Making Horizons 2025 Real

The AICPA held a special meeting bringing together about a dozen committee chairs in order to bring to life the vision brought forth in the Horizons 2025 initiative. We started the day with an overview of the Horizons 2025 results.  As noted in other articles and blogs, the Core Purpose of the profession has withstood the test of time and remains unchanged.  In case you never heard of the core purpose it is “CPAs…making sense of a changing and complex world.”  The core values also remained substantially unchanged. The core values are:

Lifelong learning
Commitment to excellence
Relevance in global marketplace
The core competencies have evolved and include:
Communication skills
Leadrship skills
Critical thinking and problem solving skills
Anticipating and meeting needs
Synthesizing intelligence to insight
Integration and collaboration

Most interesting is that Technology is no longer listed as a discrete core competency. This is not because understanding and using technology is necessary for CPAs.  The change is because it no longer is considered a significant differentiator.  We live and work in a world where using cutting edge technology is the norm and not being able to do that means you never even make it through the door anymore.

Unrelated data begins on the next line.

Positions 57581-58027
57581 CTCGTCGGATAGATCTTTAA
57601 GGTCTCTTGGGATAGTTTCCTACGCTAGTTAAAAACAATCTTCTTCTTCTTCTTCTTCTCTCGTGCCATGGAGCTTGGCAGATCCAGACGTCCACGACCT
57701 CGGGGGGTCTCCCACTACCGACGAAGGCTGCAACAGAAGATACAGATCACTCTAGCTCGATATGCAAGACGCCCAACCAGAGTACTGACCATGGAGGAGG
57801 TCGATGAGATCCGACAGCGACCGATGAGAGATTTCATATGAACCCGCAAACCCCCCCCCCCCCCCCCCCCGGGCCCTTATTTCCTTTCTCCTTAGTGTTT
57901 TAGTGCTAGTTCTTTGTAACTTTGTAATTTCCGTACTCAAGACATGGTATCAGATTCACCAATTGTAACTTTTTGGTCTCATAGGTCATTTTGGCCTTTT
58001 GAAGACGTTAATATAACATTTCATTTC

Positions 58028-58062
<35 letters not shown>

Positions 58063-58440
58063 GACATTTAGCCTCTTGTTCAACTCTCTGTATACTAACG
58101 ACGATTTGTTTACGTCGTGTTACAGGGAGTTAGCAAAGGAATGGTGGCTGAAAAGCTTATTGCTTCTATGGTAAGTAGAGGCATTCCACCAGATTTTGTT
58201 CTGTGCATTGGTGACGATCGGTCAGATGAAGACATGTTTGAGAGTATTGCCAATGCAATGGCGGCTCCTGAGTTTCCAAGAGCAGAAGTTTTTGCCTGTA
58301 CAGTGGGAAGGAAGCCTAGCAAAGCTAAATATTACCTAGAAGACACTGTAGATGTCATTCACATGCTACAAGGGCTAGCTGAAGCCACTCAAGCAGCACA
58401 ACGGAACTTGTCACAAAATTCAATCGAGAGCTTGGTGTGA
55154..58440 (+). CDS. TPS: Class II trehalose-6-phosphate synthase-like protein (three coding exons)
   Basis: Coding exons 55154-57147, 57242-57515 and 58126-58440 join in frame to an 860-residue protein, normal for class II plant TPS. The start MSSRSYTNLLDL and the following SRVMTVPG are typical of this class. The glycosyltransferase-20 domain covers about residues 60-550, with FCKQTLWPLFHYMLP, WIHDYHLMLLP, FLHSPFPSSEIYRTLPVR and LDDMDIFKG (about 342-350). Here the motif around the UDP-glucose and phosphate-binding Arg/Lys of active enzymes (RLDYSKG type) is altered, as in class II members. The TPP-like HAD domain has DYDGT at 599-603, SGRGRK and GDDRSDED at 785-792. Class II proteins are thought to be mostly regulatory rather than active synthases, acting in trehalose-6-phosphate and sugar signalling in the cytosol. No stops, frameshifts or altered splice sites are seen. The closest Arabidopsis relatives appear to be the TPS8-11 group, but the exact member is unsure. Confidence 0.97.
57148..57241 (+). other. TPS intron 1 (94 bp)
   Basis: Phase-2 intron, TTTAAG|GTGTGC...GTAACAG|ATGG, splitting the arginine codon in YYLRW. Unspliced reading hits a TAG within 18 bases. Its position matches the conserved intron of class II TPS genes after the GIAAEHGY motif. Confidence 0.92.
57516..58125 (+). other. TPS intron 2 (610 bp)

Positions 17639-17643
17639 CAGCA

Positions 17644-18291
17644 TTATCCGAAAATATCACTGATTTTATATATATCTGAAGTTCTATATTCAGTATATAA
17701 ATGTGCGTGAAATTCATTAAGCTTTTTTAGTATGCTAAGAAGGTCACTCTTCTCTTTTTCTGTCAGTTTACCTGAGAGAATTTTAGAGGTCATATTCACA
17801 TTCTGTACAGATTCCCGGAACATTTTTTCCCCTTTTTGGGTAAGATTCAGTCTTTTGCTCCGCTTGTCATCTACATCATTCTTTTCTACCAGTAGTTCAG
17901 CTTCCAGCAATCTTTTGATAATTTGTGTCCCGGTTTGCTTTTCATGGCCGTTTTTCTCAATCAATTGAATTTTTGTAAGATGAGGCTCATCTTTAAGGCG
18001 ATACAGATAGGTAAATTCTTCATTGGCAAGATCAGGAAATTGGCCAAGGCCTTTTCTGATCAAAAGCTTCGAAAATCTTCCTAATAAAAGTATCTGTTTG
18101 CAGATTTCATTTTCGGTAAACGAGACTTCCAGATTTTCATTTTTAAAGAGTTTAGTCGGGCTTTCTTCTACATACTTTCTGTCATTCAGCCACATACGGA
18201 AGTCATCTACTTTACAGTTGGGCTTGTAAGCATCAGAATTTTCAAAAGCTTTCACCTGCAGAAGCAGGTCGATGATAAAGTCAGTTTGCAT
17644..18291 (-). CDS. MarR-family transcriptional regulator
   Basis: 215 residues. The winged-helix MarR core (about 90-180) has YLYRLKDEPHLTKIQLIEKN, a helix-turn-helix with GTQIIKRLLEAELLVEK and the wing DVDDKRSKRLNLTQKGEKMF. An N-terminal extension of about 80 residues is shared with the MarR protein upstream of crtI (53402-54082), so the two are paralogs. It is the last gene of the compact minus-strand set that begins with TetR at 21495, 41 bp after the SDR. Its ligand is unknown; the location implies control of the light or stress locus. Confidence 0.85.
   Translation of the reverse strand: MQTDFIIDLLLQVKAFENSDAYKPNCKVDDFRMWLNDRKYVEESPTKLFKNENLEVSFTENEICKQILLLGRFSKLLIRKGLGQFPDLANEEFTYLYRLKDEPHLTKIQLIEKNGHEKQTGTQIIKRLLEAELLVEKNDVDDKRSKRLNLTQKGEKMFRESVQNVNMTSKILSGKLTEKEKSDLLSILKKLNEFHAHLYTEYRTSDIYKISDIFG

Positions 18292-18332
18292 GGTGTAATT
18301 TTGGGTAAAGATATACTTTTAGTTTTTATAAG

The meeting focused on the key insights and what the AICPA is doing and needs to do to make sure we are delivering the future for our members.  The key insights included:

Pre-Certificaton and Lifelong Learning
Worldwide Profession
Market Permission
Trusted Attester
Pride in the Profession
Demographic Shifts
Trusted Advisor
Value Proposition

We came up with a list of concerns, ideas and actions around each of these areas.  Now the AICPA staff will incorporate this feedback into their plans to provide services and support to the profession.  One of many examples is around the impact of outsourcing.  This is enabled by changes in technology and creates challenges and opportunities around controls (the entity outsourcing the work is still responsible for the controls) and our role as trusted attester (through SOC reports).  It also creates a role for the CPA as trusted advisor in determining what makes sense to outsource and what does not. Some initiatives already exist in these areas and others we be developed as we go forward.  This is just one example of many that were developed in the meeting. The point is that at the AICPA, the strategic plan is not some document that sits on a shelf and gathers dust until the next time someone wants to update it.  The strategic plan is a living process that impacts everything the AICPA does through the volunteers to the staff, and that is the way it should be.

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